“Pierre Ferrand 1840 is one of my favorite Cognacs of all time, price notwithstanding. Even after tasting it next to other Cognacs of a much higher price point, including very old age statements, it still ends up being my favorite most of the time. Because of its higher proof and reasonable cost, it stands up beautifully in cocktails, and it’s been my go-to for virtually every Cognac recipe I’ve made. While I think cocktails are where Pierre Ferrand 1840 really shines, my guests have always loved neat pours of it as well!” —Nathan Cover, bar supervisor, Mary Eddy’s, Oklahoma City, Okla.
“Pierre Ferrand 1840 Cognac. This unpretentious Cognac brand isn’t in the business of making fancy bottles. They’re in it to make simply great Cognac. Aged as long or longer than many currently marketed X.O. Cognacs, this [one] is delicate, elegant, and has the youthful freshness of a V.S. with some of the complexities of an X.O. As such, this Cognac is ideal for sipping and mixing. At only $50, this brand is worth every drop.” —Ismael Ponce, bar manager, The Up & Up, NYC
“For a rich, fruity Cognac that’s just superb for mixing or drinking on its own, Martell VSOP is outstanding. It has deep, dark fruit and a long finish that would normally be seen from a much longer aging time. This needn’t be a cocktail Cognac, but it certainly makes excellent drinks where the depth and elegance of Cognac is a necessity.” —Aaron DeFeo, bar director, Little Rituals, Phoenix
“Jumping into the ‘bang for your buck’ debate, my mind leaps to Rémy Martin VSOP. This Cognac is like that friend who crashes your bash with flair to spare. It’s not merely Cognac; it’s a chatterbox charmer and a taste bud’s bestie, and it’s gentle on the wallet. It’s subtly chic without yelling ‘I’m pricey!’ Toss Rémy into your cocktails, and it’s like a wink and a nudge: classy and slightly enigmatic, yet totally winsome. It melds in without taking over, injecting every sip with a sprinkle of sophistication. Rémy Martin VSOP is where delectable meets economical, [mastering] the art of savvy indulging!” —Jacob Mentel, co-owner, Gilly’s House of Cocktails, San Diego
“At its price point, Rémy Martin Napoléon 1738 Accord Royal is as good as you will find. It has a classic fine Champagne profile with the depth and richness of much pricier bottles. You will find plenty of toffee, dried fruit, and vanilla notes rounded out by toasted baking spices. The unusual amount of oak expressed in 1738 makes it an ideal introduction to the world of Cognac for a bourbon lover. It stands up in cocktails, but it’s light enough on its feet for highballs and spritzes. You can even throw it in a shot glass with a couple dashes of Peychaud’s for a fast Saz. An all-around banger.” —Thomas Thompson, bartender, Subject, NYC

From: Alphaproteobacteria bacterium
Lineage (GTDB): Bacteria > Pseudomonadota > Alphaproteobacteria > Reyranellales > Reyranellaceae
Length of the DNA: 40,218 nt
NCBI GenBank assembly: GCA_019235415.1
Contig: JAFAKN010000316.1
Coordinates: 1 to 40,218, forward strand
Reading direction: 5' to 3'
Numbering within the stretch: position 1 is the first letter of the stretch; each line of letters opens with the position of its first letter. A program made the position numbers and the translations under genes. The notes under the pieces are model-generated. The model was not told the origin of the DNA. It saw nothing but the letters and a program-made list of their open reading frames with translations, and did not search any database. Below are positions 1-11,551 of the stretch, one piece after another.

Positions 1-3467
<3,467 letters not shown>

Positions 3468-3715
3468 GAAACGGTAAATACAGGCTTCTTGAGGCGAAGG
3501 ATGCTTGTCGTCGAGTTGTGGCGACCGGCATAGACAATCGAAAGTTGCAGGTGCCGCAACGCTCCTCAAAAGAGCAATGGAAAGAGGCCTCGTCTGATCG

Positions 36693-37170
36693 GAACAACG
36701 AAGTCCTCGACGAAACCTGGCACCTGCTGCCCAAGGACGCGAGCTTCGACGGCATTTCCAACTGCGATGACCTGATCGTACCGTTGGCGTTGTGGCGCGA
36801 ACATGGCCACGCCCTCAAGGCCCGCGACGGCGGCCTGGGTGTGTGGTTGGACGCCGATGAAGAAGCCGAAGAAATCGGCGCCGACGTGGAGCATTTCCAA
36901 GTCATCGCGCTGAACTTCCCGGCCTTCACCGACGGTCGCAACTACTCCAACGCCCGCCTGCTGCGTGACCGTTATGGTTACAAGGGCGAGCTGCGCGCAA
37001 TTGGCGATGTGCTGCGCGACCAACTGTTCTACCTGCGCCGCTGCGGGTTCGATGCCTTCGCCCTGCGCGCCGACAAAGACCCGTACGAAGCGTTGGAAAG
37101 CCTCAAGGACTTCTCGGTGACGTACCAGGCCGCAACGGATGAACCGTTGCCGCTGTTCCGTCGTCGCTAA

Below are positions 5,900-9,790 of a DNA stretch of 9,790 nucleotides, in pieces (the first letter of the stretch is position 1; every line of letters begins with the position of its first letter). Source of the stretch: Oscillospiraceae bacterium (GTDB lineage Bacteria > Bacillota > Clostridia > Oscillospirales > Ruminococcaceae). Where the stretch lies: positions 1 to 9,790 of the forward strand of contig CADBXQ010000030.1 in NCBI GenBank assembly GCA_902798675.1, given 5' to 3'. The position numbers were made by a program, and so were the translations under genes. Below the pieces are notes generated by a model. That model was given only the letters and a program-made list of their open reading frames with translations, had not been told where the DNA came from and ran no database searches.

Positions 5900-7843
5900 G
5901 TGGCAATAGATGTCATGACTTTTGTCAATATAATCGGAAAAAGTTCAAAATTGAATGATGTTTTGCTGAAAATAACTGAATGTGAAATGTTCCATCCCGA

“I feel like Cognac is making a comeback, and one of my favorites is Cognac Park VS Carte Blanche. It was created with the intention of going into cocktails. The flavor profile of this Cognac is bright and fun, with fruit and spice notes that are not overwhelming. It can work in both refreshing and direct cocktails, and it’s also great to use in those holiday drinks. A dessert cocktail using some cream, vanilla liqueur, a touch of Benedictine, and Carte Blanche with some freshly grated cinnamon on top is a great way to end the night. In general, Cognac Park has an amazing lineup of Cognacs that are all very different and creative. I highly recommend taking a look at the beautiful collection they have.” —Eliza Hoar, principal bartender, Equal Measure, Boston
“As someone who is not traditionally a Cognac drinker, I really enjoy Cognac Park VS Carte Blanche. It has these soft, delicate, subtle fruity notes that dance on the palate. The peppery finish gives the juice some lovely body and character. While it is quite affordable at around $35 retail, it drinks like it’s more expensive and sophisticated. Carte Blanche is great served neat, but the spirit blends well in stirred drinks and in sours. It’s a warm hug to the soul.” —Christine Kim, lead bartender, Service Bar, Washington, D.C.
*Image retrieved from Ievgenii Meyer via stock.adobe.com